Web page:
The Chief Source of Defilement

by John Yoder on October 31, 2014

The quote from J. C. Ryle about the hearts of our children and the importance of praying for their conversion is found in his comments on Mark 7:14-23.  Here is the whole section on the chief source of defilement:

We see, in the second place, from this passage, that the heart is the chief source of defilement and impurity in God’s sight. Moral purity does not depend on washing or not washing–touching things or not touching them–eating things or not eating them, as the Scribes and Pharisees taught. “There is nothing from outside a man, that entering into him can defile him–but the things which come out of him, these are those who defile the man.”

There is a deep truth in these words which is frequently overlooked. Our original sinfulness and natural inclination to evil are seldom sufficiently considered. The wickedness of men is often attributed to bad examples, bad company, peculiar temptations, or the snares of the devil. It seems forgotten that every man carries within him a fountain of wickedness. We need no bad company to teach us, and no devil to tempt us, in order to run into sin. We have within us the beginning of every sin under heaven.

We ought to remember this in the training and education of children. In all our management we must never forget, that the seeds of all mischief and wickedness are in their hearts. It is not enough to keep boys and girls at home, and shut out every outward temptation. They carry within them a heart ready for any sin, and until that heart is changed they are not safe, whatever we do. When children do wrong, it is a common practice to lay all the blame on bad companions. But it is mere ignorance, blindness, and foolishness to do so. Bad companions are a great evil no doubt, and an evil to be avoided as much as possible. But no bad companion teaches a boy or girl half as much sin as their own hearts will suggest to them, unless they are renewed by the Spirit. The beginning of all wickedness is within. If parents were half as diligent in praying for their children’s conversion as they are in keeping them from bad company, their children would turn out far better than they do.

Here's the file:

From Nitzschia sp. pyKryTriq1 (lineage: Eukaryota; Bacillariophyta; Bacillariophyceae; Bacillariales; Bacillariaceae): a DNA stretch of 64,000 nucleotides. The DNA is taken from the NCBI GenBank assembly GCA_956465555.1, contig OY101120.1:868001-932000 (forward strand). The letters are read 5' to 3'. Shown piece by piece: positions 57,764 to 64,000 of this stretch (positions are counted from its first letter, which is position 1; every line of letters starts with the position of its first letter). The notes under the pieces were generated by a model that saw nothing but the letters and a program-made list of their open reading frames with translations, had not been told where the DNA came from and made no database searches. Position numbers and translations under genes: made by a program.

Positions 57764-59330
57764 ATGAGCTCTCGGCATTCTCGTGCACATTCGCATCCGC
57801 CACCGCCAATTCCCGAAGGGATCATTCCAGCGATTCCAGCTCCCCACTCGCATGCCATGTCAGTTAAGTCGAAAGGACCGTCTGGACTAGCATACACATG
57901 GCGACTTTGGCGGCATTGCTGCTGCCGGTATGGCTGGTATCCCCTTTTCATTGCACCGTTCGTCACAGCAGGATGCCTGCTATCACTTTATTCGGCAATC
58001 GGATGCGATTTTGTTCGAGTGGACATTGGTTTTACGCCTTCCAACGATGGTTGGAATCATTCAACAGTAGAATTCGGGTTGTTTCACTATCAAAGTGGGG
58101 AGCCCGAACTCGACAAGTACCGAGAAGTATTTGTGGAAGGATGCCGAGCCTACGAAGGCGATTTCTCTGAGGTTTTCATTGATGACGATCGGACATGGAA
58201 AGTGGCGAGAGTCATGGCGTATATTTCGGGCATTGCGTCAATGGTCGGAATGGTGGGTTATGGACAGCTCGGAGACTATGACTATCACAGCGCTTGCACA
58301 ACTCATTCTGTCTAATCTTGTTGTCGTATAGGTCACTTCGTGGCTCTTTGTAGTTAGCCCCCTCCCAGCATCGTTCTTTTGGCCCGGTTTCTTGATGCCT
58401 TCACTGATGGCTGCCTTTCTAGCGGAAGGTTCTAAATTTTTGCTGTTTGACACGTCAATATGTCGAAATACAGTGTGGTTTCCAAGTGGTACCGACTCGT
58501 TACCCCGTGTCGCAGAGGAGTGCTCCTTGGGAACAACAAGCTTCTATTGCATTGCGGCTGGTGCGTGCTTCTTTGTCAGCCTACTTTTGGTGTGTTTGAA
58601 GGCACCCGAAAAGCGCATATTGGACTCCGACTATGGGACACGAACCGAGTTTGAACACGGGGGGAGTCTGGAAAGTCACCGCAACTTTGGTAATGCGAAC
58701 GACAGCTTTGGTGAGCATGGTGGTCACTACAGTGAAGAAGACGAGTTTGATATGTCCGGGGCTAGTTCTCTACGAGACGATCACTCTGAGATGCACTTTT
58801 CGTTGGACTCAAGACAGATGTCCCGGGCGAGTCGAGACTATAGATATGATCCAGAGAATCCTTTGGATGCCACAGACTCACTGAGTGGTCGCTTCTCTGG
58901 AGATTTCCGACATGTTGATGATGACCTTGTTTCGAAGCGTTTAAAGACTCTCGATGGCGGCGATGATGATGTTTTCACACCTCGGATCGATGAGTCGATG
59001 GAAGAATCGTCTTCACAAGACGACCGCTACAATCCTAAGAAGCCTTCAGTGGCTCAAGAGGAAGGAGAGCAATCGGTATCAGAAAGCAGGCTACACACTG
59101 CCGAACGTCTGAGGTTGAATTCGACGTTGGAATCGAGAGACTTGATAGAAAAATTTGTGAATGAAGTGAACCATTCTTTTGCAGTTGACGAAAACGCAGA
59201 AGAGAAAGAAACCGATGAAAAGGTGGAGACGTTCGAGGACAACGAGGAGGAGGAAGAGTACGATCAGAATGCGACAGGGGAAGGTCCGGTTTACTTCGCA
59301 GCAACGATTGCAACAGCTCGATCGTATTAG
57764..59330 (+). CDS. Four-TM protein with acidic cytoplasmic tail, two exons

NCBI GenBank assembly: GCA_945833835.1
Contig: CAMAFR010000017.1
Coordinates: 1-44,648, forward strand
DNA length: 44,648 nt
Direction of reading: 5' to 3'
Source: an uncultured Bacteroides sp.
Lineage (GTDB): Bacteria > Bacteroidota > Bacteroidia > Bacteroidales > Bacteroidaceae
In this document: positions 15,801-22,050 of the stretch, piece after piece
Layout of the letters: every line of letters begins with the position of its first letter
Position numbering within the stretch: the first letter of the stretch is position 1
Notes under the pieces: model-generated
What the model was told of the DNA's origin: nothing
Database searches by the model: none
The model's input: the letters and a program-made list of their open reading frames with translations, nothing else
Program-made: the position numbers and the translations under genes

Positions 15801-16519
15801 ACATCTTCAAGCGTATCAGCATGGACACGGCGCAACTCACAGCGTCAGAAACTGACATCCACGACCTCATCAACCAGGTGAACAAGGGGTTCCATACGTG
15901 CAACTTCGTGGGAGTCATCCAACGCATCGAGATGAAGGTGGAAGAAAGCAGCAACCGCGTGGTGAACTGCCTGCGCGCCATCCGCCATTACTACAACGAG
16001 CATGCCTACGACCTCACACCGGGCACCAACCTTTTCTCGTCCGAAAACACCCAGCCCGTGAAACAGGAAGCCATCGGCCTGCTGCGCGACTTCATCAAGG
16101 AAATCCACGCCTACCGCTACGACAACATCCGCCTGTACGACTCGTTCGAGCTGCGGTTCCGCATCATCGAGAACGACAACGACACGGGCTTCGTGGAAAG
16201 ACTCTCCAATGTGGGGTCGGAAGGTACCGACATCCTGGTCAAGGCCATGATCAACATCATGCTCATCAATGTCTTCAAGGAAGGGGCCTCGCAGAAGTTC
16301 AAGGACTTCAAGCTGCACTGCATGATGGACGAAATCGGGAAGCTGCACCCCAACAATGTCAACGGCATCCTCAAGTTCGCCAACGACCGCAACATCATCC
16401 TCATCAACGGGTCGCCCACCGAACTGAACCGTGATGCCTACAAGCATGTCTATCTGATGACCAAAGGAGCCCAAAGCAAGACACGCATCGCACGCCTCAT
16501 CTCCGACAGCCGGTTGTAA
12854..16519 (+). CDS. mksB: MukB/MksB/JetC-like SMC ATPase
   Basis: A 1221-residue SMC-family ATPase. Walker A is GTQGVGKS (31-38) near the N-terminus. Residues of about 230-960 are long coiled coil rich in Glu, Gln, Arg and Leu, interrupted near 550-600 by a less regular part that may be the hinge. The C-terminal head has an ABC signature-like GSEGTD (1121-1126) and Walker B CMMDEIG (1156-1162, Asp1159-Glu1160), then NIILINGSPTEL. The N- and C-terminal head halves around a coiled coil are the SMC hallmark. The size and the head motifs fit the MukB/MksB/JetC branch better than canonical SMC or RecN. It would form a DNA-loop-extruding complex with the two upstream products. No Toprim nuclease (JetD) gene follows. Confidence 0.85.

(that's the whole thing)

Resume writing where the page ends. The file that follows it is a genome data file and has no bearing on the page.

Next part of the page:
If you want to read more from J. C. Ryle’s Expository Thoughts on the Gospels go here.

Previous post:

Next post: